Seven Year Itch

With PSTN and ISDN services being switched off in 2025, the migration to hosted voice services is inevitable – for VoIP resellers it is just a question of getting the timing right


In the UK at the present time, any reseller actively selling VoIP services will stand out simply for that reason alone. While hosted VoIP for business has been around for many years, the market is yet to take off in a really dramatic way. The levels of penetration in the business sector are probably between 10 and 20 percent and they have been increasing only by a few percentage points every year.


This scenario could be seen as an opportunity or a challenge. On the one hand, 80 to 90 percent of all organisations are potential customers. On the other, if they have not moved yet, can these firms ever be expected to make the switch to VoIP?


The answer that that question has to be ‘yes’ and for two simple reasons. First, every business needs to have a central number that customers and suppliers – or whoever needs to contact them – can call. Secondly, they will at some point over the next seven years, be forced to make the switch to VoIP. In 2025, BT will turn off both the PSTN and ISDN networks, so by that time, if they want a central number (or set of numbers) they will need to move from PSTN- or ISDN-based landlines to a digital service.


This is already happening and the shift away from landlines is there anyone to see. As a recent survey conducted by ISP Review showed, two thirds of broadband users only keep their landline because that’ss what carries their broadband connection. And while there is not, as yet, been a reciprocal rise in VoIP connections – mainly due to the popularity and ubiquity of mobiles, it is only a matter of time.


The needle is definitely starting to shift. In its results for the year ended 31 December 2017, Gamma Communications plc – one of the UK’s leading providers of business VoIP services – announced a 44 percent increase in the number of cloud PBX users (from 230,000 to 331,000) and a rise in the number of installed SIP Trunks of 33 percent (from 511,000 at the end of 2016, to 680,000 at the close of 2017).


These figures will have undoubtedly continued to rise at a similar if not faster trajectory this year. And while they are not dramatic in terms of overall volume, Gamma is a market leader but one of many scores of VoIP services suppliers operating in the UK today. Gradually, the penetration of VoIP is rising, and it might have happened a lot faster had it not been for the popularity and ubiquity of mobile phones.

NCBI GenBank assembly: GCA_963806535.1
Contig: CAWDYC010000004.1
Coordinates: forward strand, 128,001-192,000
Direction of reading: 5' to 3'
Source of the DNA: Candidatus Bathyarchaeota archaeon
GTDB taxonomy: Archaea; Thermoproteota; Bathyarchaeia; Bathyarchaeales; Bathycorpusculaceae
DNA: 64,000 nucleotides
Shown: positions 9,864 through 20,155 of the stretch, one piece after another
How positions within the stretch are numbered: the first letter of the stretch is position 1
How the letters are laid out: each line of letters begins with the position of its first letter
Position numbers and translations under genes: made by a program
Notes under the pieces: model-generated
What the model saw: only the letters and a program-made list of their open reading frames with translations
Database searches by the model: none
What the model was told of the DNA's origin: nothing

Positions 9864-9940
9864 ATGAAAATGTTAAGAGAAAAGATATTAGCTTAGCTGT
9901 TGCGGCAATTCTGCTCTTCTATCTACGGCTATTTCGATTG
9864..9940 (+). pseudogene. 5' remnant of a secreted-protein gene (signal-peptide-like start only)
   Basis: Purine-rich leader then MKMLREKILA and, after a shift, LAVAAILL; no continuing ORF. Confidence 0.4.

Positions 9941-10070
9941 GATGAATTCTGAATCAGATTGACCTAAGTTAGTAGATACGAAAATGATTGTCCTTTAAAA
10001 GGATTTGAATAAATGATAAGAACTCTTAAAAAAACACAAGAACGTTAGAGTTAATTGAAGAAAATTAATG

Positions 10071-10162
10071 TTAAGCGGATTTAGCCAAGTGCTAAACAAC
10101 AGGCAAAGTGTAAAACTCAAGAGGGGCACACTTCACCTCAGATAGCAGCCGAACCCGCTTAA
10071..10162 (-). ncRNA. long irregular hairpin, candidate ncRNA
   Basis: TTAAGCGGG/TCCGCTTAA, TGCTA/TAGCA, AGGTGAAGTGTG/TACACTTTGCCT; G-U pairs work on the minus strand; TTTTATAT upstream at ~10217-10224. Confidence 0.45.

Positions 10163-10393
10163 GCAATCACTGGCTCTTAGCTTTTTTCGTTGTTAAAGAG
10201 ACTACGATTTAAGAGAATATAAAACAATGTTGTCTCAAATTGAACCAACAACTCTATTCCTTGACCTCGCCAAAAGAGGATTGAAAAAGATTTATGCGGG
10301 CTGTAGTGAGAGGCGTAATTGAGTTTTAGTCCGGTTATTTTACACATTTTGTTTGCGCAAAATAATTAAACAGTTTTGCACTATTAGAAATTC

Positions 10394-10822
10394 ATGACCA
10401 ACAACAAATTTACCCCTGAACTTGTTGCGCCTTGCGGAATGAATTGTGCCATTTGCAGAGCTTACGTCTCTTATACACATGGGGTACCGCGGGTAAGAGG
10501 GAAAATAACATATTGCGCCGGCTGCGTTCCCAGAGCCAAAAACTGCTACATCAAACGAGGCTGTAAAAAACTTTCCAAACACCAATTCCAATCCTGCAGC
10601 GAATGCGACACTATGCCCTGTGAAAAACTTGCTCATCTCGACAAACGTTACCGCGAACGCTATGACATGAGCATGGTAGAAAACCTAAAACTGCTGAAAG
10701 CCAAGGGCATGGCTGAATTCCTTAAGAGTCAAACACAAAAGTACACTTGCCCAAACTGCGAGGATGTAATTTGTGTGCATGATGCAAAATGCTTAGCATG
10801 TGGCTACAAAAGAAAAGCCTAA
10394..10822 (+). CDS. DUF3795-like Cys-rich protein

In the ISP Review survey, which was conducted in April this year, only 76.8 percent of respondents said that they use mobiles for making most of their voice calls, with 8.5 percent using VoIP and 14.5 percent, landlines. Most of the respondents would have been consumers, so these finding indicate that the estimate of around 10 to 20 percent penetration of business for VoIP is probably about right.


But even though many of their users will make use of company or personal mobiles a lot of the time, no businesses can afford to rely on customers and partners finding them through a mobile number. And with the switch-off of PSTN now on the horizon, and VoIP a very well proven, tried and tested value proposition – Gamma’s performance provides solid evidence of this – there is no reason for businesses not to switch to hosted voice services right away.


The logic is clear, even before all the advantages of VoIP are set out – and once they are, few businesses are going to defer their decision for long. It is then, a question of timing for resellers. Those who are selling VoIP services already have, as we said earlier, a clear differentiation and the more they can do to highlight their knowledge and experience with the technology, the more they are likely to benefit.


Resellers who are not yet offering VoIP services, may soon be compelled to seek out a supplier. All end-user customers will hear about the big switch-off that is coming in 2025. Eventually, they will have to act. The demise of PSTN may be seven years away at present, but the smarter businesses will switch now rather than wait. Similarly, the smarter resellers will get ahead of the game and start taking the VoIP message to their customers sooner rather than later. Resellers who get their timing right on VoIP will have a good opportunity to win the business of companies making the switch.

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